When Strasburg = Slothburg
Yesterday I wrote something about how some fans would feel if Mike Rizzo didn't get the Nats' GM job. So, uh, whoops! Good job, everyone! Keep that Strasburg Bounce bouncing! Sorry for doubting you!
(As an example of how not to apologize, see here. Despite speculation? How about, "contrary to a published report on this Web site?")
Now on to Strasburg. This sign above, from the Flex Cam at Tuesday night's t-shirt giveaway game, is funny. But, in the time-honored tradition of horrid transitions, it made me think back to the early years of Strasburg's collegiate career.
It's oft been written that Strasburg came to college pudgy and out-of-shape, but this San Diego Union-Tribune story drives the point home in excruciating detail.
Barely 10 minutes into his first conditioning workout at San Diego State, then-freshman Stephen Strasburg was sprawled in the ice plant, throwing up. The workout was still in its warm-up phase.
Demonstrating that a catcher always supports his ace, Aztecs catcher Matt Parker said, "It was a pretty tough warm-up."
Strasburg was hardly the picture of fitness at the time. At 6 feet, 3½ inches, he weighed 249 pounds. His cheeks were pink, his stomach flabby. Dave Ohton, the Aztecs strength coach, saddled him with a nickname: Slothburg.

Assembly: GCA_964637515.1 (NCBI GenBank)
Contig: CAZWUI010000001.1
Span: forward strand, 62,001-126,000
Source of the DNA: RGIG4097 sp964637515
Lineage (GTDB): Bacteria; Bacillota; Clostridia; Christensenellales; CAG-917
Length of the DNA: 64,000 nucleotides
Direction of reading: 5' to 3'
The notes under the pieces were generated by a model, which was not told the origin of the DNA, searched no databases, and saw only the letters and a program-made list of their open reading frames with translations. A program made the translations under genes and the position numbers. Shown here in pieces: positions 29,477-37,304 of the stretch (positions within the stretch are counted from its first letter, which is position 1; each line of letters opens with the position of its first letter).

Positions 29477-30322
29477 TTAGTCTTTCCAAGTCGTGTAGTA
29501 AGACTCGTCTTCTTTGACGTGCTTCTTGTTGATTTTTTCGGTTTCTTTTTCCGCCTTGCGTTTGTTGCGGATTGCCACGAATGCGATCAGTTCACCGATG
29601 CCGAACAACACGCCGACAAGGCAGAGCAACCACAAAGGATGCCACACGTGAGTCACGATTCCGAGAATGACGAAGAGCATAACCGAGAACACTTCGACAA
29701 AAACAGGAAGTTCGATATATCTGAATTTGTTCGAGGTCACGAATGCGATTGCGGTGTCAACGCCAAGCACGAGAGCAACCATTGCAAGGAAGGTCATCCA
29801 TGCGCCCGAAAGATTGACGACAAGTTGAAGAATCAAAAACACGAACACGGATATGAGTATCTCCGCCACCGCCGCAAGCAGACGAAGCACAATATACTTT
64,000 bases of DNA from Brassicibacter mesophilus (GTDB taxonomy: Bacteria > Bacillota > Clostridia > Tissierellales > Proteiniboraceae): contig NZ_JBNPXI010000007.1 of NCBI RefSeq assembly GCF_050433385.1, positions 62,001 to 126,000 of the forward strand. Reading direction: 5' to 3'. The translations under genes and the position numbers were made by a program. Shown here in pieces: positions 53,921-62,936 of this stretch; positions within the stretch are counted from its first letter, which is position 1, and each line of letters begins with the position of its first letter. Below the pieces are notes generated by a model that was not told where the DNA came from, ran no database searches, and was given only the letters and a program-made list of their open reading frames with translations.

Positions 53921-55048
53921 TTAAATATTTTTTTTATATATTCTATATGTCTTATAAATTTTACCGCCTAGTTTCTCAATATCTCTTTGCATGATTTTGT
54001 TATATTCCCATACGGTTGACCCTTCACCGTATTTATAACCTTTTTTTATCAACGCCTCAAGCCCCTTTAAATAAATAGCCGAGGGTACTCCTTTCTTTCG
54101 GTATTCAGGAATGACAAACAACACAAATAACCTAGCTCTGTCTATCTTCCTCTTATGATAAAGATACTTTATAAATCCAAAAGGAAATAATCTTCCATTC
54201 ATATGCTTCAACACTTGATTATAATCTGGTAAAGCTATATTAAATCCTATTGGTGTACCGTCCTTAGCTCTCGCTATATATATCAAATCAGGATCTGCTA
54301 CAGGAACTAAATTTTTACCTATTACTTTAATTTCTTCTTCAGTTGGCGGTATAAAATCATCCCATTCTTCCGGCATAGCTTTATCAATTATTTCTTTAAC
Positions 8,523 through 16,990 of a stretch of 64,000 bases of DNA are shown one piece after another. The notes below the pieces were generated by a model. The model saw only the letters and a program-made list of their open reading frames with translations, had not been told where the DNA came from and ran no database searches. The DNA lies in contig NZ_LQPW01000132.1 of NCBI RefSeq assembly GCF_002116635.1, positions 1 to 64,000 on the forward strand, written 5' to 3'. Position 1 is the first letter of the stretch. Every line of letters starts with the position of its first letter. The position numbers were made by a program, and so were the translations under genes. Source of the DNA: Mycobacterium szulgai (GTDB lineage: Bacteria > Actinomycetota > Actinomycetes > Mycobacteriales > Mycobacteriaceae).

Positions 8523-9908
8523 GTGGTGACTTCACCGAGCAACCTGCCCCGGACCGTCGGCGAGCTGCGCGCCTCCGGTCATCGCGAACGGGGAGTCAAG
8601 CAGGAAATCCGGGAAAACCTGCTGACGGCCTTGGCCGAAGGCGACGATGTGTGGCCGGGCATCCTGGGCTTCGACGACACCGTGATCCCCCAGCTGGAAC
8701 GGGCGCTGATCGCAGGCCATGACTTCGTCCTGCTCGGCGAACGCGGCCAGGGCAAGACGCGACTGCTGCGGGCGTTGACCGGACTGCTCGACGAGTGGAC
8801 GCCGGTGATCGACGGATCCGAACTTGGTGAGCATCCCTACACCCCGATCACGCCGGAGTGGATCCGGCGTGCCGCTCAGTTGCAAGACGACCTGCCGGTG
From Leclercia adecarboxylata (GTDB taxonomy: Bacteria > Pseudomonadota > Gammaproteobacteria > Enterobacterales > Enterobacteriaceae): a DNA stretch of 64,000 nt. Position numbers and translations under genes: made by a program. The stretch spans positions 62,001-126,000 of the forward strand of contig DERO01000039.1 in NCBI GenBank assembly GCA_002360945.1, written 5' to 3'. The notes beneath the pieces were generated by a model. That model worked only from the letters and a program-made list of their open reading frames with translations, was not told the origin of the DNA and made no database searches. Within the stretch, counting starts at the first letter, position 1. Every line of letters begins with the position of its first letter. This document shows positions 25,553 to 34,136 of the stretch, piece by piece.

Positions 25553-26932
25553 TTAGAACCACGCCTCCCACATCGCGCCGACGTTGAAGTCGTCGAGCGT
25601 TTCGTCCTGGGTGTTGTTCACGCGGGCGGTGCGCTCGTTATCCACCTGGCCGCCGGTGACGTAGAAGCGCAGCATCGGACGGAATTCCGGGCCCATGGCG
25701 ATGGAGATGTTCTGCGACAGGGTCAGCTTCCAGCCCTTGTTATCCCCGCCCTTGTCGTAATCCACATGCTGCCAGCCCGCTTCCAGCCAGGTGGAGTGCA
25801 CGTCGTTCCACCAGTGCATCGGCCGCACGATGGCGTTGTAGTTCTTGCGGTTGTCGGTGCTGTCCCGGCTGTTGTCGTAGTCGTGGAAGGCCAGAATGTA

Sports Illustrated went even deeper into the misery of those early days, when Strasburg seriously considered giving up baseball in favor of a job at Lowe's or Home Depot.
When the baseball team convened in September 2007 for preseason workouts on the football field, Ohton had the players warm up by running from the goal line to the 50 and back. Strasburg could not get through four sprints without vomiting. "Is there something wrong with you?" Ohton asked. "Do you have a medical condition?"
Strasburg bowed his head, his chubby cheeks a bright red. "Just out of shape," he said. Ohton nicknamed him Slothburg, which he later shortened to Sloth. "I demoralized this young man," Ohton says. "I didn't even want him around the other players. I had never seen a college athlete who was as far behind as he was. I didn't think it was possible to be that bad."
Now, of course, we've moved on to the heady days of Strasburgissogood, which includes this absolute classic: "strasburgissogood he's allowed to tweet from Redskins practices." But then, according to both of these accounts, he couldn't bench press 135 pounds, had a 24-inch vertical leap and leg pressed less weight than women's volleyball players. The strength coach told him to quit baseball.
And Strasburg told the paper that the memory of being called soft will never go away.
"I'll always have some inner demons there," he said. "I've learned to embrace that."
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